Friday, April 01, 2011


Thinking about perfection and imperfection with regards to the copy of my book that came the other day, I remembered this piece I had in The Times some years ago:

The idea of perfection

Reading the Orange Prize winner The Idea of Perfection has made me consider the thorniness of liking things just so. I loved the book, but in my Picador edition there were no quotation marks used to enclose the direct speech. And I hated that.

Popular culture abounds with characters with fine discrimination, or obsessive pickiness, depending on your point of view. Remember Meg Ryan as Sally in When Harry Met Sally? “I’d like apple pie a la mode. But I’d like the pie heated and I don’t want the ice cream on top I want it on the side. And I’d like strawberry instead of vanilla if you have it. If not, then no ice cream, just whipped cream, but only if it’s real. If it’s out of a can, then nothing.” You could say she was picky.

But if there were a team event for pickiness in the Olympics, my family would get the Gold medal, every time. At fifteen my brother was ironing his own shirts, because my mother didn’t do it well enough. Now if you wash up for him he will tell you to turn the teaspoons upside down on the draining board so that they drain efficiently. I am picky about everything. So picky that last time I had breakfast in bed, my husband - who can never remember precisely what I like, but who wanted me to enjoy the treat - brought me three different mugs for my tea, three spreads, and three different types of jam. My father, a Grand Master of pickiness, will spurn every kipper that isn’t from Craster. But if you send him one from that blessed haven you give him exquisite pleasure, and he will be sweet for days.

At least you can be sure of giving great pleasure to high maintenance types if you make the effort and get it right. Those people who say “I’m easy,” or “I don’t mind,” can be impossible to please. How can you possibly know how to delight those colourless children who come round to tea, and who “don’t mind” whether they have fish fingers or pizza or baked beans on toast?

Pickiness becomes truly unbearable, though, when it extends to a delusion that other people want to know your opinion about everything on every occasion even when you haven’t been asked. This week I am dreading my father coming to stay, and casting his critical eye over my treasured garden, because I know he will make derogatory comments about how I have pruned the blackcurrants or let blackspot infest my roses. When someone picks at an expression of your creativity, that’s when it hurts the most.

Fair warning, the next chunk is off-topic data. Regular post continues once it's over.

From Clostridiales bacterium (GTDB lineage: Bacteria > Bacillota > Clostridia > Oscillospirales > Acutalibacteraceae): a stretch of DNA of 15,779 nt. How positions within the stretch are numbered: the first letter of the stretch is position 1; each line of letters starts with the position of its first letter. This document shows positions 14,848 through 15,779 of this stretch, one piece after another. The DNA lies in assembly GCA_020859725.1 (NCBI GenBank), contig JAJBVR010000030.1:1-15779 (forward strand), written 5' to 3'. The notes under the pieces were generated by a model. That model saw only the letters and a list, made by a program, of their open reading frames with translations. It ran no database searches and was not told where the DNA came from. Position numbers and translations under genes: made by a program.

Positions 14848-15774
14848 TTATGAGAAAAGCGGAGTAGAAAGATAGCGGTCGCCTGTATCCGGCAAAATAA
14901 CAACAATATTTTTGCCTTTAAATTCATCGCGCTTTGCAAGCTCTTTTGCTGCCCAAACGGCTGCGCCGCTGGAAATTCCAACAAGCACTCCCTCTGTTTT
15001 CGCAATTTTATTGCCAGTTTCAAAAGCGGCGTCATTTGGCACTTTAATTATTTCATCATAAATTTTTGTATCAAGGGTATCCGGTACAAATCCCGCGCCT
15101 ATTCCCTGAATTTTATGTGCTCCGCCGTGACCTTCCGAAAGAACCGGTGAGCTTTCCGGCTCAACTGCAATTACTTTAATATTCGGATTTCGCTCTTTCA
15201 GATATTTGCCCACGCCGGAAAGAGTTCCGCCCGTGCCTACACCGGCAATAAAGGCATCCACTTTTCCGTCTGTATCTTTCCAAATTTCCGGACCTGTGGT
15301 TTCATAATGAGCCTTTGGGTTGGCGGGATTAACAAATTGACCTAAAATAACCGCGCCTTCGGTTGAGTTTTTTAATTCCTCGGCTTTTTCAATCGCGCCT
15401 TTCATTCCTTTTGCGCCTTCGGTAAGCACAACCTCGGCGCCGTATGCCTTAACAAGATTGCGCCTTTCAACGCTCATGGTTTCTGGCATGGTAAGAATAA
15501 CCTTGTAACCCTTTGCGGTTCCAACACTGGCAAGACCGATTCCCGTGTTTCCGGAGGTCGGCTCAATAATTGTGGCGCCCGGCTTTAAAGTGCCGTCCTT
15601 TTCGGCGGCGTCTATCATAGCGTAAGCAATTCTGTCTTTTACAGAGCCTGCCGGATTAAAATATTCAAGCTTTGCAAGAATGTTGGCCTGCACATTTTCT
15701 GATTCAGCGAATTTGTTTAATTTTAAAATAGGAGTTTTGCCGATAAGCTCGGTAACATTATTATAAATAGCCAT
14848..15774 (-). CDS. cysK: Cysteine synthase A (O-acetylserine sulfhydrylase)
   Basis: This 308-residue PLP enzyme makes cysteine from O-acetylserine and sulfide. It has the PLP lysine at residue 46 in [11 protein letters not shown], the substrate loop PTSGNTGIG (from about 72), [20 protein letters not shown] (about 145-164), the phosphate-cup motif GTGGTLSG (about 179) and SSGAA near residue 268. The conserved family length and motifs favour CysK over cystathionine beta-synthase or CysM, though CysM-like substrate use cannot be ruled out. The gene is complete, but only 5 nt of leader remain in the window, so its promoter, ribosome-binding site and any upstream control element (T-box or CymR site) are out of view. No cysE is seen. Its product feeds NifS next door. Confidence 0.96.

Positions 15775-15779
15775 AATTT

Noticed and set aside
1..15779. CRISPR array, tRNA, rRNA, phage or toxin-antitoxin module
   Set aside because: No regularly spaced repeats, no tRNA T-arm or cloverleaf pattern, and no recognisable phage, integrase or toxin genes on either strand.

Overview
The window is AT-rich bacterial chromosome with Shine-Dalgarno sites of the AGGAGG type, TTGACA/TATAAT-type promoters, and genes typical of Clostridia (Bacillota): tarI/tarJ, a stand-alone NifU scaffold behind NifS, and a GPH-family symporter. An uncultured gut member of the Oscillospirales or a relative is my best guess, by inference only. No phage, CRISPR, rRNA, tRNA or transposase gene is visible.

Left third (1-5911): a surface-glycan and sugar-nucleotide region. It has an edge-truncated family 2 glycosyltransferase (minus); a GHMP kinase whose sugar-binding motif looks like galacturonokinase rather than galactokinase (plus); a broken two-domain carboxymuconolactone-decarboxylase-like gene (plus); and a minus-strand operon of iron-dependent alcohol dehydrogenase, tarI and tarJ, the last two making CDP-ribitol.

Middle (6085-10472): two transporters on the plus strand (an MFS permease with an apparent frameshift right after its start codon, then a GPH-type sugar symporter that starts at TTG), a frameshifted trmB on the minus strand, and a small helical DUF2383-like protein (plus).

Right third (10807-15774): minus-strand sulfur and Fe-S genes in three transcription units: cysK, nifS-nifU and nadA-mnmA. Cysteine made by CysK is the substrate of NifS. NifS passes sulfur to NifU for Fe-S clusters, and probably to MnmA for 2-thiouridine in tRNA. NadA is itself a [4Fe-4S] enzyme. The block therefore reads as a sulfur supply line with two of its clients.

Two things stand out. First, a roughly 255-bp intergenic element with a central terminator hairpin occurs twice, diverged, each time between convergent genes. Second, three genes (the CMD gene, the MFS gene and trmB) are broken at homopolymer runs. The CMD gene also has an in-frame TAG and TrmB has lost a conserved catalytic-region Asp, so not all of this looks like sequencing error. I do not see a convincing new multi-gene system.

So if someone actually asks your opinion about something which they care deeply, and in which you can see an imperfection, what do you tell them ? If they have just spent three months stitching a tapestry and they ask you if you think that it matters that they ran out of blue and had to use another dye lot and can you see the difference, and does it matter ? If you can, and it does, what do you say?

When planting our new garden my husband asked exactly where I wanted him to place the silver birch tree, so I marked the spot in the ground with a stick. “We work to fine tolerances here,” he said. When I viewed the tree later from the kitchen, I thought it was nine inches too far to the right, but I bit my tongue and said nothing. I was rewarded for this uncharacteristic forbearance when in the evening he looked through the window and decided that the tree needed moving, about nine inches to the left. Such miracles are rare.

I know I’m difficult. But being the picker can be just as uncomfortable as being the pickee. It is not easy when someone you love has just sanded and varnished a wooden floor for you, and every time you sit down on the sofa you notice a white paint stain (he missed) under the varnish.

I do find it helps to remind myself that in some cultures craftsmen deliberately include a mistake in their work, because only God can create things perfect. It also helps to read the motto my husband gave me “Perfection is our aim. We must learn to tolerate excellence.”

© Sue Hepworth/Times Newspapers 2011


lyn said...

I'm afraid I'm one of those annoying people who say "I'll have anything". I also sometimes become paralysed by choice so usually end up with a glass of water in restaurants because I can't decide what to drink. I'm decisive in other areas of life (just as well, or I'd never get out of the house in the morning) but when someone is waiting for a decision, I go blank. I'll have to try harder.

Sue Hepworth said...

No, don't try harder! The world needs amenable people like you and my big sister Kath.

Diane said...

Oh, I'm a picker by nature (trying to loosen up) and you're right, it can be torture. I like to think that it has an advantage, that being not intolerant of imperfection makes me a better writer... but no doubt it also makes me a slower one. ;)

Sue Hepworth said...

I do think it makes you a better writer, Diane - not being willing to settle for less than your very best - keeping going until you feel comfortable with a piece. And then there is that quote about Oscar Wilde who said he spent all morning putting in a comma and all afternoon taking it out.

Diane said...

Ha, oh yes, I relate to that. With me it's more likely to be an "and" or "but", but I've done it with a comma, too.